If the goal of a state educational system is to provide the best possible education combined with a reasonable cost to taxpayers, Pennsylvania has a lot of work to do.
A recent report by WalletHub ranks Pennsylvania 27th in a listing of the states by the best and worst school systems, coming in 26th for quality and is 35th for school safety.
But when WalletHub correlated school spending with the quality of the system, Pennsylvania found itself in a grouping of states it considered “high spending and weak school system.”
WalletHub ranked school safety based on a 100-point scale with 80 points allotted for quality and 20 points for safety.
Quality score metrics included the graduation rate for low-income students, the projected graduation rate, the number of dropouts, the pupil-teacher ratio and various test scores.
State lawmakers in the Republican-controlled Legislature passed a budget for the 2019-20 fiscal year that includes marked increases for education. The budget was signed by Democratic Gov. Tom Wolf on July 28 and included a provision that raised the dropout age from 17 to 18 and lowered the age that children are required to begin school from 8 to 6.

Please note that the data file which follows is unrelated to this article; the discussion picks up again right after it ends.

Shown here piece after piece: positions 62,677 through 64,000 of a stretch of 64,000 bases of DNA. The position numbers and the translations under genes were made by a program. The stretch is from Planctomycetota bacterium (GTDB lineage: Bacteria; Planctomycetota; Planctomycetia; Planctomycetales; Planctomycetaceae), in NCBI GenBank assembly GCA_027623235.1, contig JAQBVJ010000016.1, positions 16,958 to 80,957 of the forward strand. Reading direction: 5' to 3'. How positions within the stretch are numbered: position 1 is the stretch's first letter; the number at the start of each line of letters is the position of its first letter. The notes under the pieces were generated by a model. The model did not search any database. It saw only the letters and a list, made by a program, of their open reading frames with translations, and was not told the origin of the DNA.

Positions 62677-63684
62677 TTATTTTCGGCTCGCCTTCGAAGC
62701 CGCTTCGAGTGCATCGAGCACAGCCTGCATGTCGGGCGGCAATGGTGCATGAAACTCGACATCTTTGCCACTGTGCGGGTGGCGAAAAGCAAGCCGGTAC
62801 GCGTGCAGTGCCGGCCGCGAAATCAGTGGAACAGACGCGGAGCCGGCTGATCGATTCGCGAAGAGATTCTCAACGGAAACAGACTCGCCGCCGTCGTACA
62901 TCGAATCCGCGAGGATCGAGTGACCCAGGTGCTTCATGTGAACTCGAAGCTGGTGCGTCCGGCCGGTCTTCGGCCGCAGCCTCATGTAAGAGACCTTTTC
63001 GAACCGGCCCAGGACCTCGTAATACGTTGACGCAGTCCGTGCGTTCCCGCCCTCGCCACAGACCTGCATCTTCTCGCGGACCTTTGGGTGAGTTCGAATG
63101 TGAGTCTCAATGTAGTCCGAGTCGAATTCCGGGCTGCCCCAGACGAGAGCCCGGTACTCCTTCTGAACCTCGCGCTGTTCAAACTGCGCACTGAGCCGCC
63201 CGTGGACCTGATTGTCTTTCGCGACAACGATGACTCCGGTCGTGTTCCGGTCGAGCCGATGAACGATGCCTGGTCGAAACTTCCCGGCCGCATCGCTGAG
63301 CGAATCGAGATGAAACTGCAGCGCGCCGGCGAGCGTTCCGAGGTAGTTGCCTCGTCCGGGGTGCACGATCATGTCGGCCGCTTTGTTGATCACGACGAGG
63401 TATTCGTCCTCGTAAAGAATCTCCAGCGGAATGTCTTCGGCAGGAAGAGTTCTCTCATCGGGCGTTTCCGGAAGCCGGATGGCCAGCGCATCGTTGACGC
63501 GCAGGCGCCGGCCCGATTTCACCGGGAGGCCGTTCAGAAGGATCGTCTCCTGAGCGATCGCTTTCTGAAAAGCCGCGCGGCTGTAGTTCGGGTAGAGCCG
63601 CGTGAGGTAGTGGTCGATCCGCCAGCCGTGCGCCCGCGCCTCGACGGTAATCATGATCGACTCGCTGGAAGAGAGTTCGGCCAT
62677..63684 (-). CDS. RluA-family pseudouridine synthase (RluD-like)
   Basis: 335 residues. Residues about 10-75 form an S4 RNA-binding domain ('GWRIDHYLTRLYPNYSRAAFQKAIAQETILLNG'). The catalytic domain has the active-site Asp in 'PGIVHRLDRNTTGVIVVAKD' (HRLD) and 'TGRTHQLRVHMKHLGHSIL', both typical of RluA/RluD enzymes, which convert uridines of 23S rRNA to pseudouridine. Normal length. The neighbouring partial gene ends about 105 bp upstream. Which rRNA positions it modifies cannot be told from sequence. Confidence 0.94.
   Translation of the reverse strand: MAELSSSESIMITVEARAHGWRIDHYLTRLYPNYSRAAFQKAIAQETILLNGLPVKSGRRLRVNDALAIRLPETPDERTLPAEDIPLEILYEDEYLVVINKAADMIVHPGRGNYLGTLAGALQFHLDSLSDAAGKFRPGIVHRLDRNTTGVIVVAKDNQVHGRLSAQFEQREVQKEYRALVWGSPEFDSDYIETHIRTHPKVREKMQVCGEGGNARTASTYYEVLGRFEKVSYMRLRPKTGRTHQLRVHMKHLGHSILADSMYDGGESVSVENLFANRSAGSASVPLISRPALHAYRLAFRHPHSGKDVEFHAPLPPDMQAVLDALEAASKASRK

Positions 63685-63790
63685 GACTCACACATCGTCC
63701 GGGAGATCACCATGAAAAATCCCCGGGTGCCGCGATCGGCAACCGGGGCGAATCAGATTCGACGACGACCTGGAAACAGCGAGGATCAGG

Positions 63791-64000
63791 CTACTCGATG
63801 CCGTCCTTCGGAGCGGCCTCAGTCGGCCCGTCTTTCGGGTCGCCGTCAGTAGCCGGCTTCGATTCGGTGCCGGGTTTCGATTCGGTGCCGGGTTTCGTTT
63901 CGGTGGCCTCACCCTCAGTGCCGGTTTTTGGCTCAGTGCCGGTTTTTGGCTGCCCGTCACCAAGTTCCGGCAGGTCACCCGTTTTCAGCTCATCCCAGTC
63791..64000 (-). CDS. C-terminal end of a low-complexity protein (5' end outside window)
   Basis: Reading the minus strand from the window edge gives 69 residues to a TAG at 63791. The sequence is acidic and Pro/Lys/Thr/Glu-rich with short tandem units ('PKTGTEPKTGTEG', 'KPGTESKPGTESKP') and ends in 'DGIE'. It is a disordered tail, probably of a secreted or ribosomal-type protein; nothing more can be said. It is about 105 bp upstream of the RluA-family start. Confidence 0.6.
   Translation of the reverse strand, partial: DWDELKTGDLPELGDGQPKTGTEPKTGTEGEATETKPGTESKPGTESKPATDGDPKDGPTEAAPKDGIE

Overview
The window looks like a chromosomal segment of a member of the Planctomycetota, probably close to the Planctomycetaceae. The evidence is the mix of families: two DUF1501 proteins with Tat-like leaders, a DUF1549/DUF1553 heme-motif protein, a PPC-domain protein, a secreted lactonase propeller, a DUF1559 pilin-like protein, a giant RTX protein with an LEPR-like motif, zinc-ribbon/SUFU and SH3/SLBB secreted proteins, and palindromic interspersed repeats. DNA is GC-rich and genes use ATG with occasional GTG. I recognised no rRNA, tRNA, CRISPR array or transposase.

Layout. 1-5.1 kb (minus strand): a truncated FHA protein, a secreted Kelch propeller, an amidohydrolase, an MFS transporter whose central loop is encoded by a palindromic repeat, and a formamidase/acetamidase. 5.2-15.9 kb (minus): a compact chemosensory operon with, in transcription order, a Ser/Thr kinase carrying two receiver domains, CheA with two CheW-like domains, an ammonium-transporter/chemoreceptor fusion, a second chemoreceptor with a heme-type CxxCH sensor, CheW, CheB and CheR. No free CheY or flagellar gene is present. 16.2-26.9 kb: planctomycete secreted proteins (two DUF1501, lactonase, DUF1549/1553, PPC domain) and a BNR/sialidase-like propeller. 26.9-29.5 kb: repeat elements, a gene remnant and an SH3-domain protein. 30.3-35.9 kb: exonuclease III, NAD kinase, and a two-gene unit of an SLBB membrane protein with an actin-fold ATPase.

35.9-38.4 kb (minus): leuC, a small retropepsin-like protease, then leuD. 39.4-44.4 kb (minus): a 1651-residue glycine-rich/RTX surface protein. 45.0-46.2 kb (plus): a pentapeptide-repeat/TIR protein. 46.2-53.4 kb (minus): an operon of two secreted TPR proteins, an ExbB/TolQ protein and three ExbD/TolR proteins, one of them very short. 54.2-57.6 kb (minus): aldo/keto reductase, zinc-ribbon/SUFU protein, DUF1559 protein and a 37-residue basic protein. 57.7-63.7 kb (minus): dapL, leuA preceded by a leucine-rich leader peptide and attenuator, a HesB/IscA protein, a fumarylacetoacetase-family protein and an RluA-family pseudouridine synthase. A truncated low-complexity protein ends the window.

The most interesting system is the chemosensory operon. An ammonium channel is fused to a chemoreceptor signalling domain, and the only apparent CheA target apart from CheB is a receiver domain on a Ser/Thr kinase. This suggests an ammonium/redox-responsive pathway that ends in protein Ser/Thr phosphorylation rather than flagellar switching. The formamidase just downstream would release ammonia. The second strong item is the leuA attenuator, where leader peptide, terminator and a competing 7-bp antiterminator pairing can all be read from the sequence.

The overall budget for pre-K-12 education increased by $265 million. The package includes $20 million for STEM and computer science education, $10 million for job training and apprenticeships and an additional $10 million to support career and technical education, according to information from Wolf’s office.
“When I came to office, I made my desire to better fund our public schools clear,” Wolf said in a statement. “Combined with changes in graduation requirements that focus on trade and technical skills along with historic investments in technical education, we will prepare more students for a wider range of careers.”
WalletHub determined the number of points allotted for safety based on several factors including the number of threats reported by students in grades 9-12, the number of students who did not go to school because of safety concerns, reports of high school students participating in violence, the presence of school resource officers and the number of school shootings since 2000.
Legislators are continuing to discuss school safety. Senators discussed the possibility of adding armed guards to schools during a hearing held by the Pennsylvania Senate Education Committee in May.
In 2018, Pennsylvania lawmakers passed Act 44 that created the school safety and security committee and requires schools to appoint school safety and security coordinators. The program was funded by a $60 million grant program and established standards for school resource officers, police officers and security guards.